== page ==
vineri, 29 octombrie 2021

The normal and the rational: what’s new?


One of the effects of the Enlightenment on the general mentality is the abnormal, but perfectly rational prejudice, that the normal must coincide with the rational. Revolutions, whether we are talking about the Industrial Revolution or the social-political-cultural ones such as the French Revolution of 1789, the Russian Revolution of 1917, the Sexual Revolution that began in the 1960s and ended with the present victory marked by the celebration of the New normal, they all start from the premise of the superiority of the rational over the normal, superiority by virtue of which the normal can and must be redefined according to the objectives of a new order, determined strictly rationally and imposed revolutionary. Revolution is necessary because the normal is, by nature, conservative and pursues correspondence with reality, while reason tends to subordinate reality in order to master and manipulate it (about the difference between the order of correspondence and the order of consensus I wrote at; a clarifying text in this regard can be read at

Reason detaches itself from (correspondence with) reality when it claims the right to explore and achieve a possible rational order, in spite of the fact that this order is unacceptable from the perspective of the normal. The whole modern and postmodern culture is built on this Enlightenment foundation and therefore necessarily generates a revolutionary model of thought, which presupposes the right and obligation of reason to determine the normal, specifically to build and reconstruct it on strictly rational principles. The rational has usurped the authority of the normal and, for over two hundred years, has been declaiming, in the manner of king Louis XIV: I am the normal!

The problem is not that the entire profane culture has assumed this pattern of thinking; the problem is that the Church herself has largely adopted the same view of reality. This explains, on the one hand, the inferiority complexes of conservative Christians, who either withdraw with a guilty feeling from public debates about the moral justification of seemingly rational initiatives, such as homosexual marriage (the massive absence of Orthodox believers in the Romanian referendum for family from 2018, which was in fact a referendum for normal and against a revolutionary reason, can also be understood from this perspective), or intervene through a ridiculous triumphalist attitude. On the other hand, this also explains the constant positioning of the Romanian Patriarchate in the post-communist time – and especially in the recent pandemic context – on the side of the rational and against the normal. In the announcements in which the Patriarchate criticizes the statements of the clergy who express their doubts about the current vaccines, the observation constantly returns that these doubts are irrational, parallel to reality and therefore damage the image of a realistic Church (, while vaccination is “an act of common sense if you inform yourself” (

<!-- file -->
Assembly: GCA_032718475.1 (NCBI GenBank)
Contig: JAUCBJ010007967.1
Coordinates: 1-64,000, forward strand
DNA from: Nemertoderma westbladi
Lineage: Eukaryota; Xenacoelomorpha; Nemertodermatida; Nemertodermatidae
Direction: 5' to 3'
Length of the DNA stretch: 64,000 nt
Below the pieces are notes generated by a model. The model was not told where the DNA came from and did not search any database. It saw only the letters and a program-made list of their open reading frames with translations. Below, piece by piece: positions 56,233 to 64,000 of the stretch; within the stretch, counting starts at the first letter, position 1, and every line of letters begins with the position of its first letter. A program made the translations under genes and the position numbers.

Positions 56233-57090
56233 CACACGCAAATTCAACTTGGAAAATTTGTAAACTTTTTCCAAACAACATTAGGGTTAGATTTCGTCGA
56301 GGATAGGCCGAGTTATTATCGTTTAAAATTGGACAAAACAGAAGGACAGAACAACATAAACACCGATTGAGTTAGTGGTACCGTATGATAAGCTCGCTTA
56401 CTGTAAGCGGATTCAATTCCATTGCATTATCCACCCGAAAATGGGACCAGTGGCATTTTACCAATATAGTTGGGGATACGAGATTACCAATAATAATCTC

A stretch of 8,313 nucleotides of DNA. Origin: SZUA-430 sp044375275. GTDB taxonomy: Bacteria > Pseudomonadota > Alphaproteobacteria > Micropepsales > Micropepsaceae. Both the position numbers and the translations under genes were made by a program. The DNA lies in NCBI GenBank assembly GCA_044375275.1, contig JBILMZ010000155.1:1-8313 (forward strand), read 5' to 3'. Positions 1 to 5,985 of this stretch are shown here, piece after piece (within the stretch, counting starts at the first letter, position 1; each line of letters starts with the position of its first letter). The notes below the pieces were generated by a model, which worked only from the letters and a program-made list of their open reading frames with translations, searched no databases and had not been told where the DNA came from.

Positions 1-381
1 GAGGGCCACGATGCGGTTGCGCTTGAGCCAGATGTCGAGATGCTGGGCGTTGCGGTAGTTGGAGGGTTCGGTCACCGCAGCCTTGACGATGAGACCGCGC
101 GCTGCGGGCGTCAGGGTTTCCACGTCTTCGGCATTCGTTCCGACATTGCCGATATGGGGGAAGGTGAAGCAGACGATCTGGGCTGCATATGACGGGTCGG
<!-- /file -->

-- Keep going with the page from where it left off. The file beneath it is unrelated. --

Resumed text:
I fully agree that vaccination against COVID-19 is a rational position, even if we are dealing with a controversial vaccine; rationally, even a 51% efficacy against the disease accompanied by a high percentage of serious side effects – provided it does not threaten the destruction of the human species – justifies the mandatory vaccination of the entire planet. But this would not make vaccination an act of common sense, although the Romanian Patriarchate affirms this, together with the whole rational world, transforming common sense into an organ of precisely that reason detached from the order of the normalcy that made the revolutionary mind – the modern mind – possible. On the contrary, it is the old common sense, that common sense that disappeared from the world at once with the Christian order, that tells us that we should be cautious about any irreversible gesture, especially since its consequences cannot be anticipated. Common sense reminds us, along with Richard Weaver, that ideas have consequences, and historical experience shows us that revolutions had consequences that were all the more terrible the more rational they were.

The current rational order is tautologically upheld, just as tautological and exposed to collapse is any order founded by arbitrary consensus; it tells us that anything rationally possible is normal. It fact, we are dealing with a new type of rationality, a new rational that determines aptly the new normal. On the contrary, the (old) normal tells us that what is rational only because it is possible is actually an abnormal thing and therefore something irrational.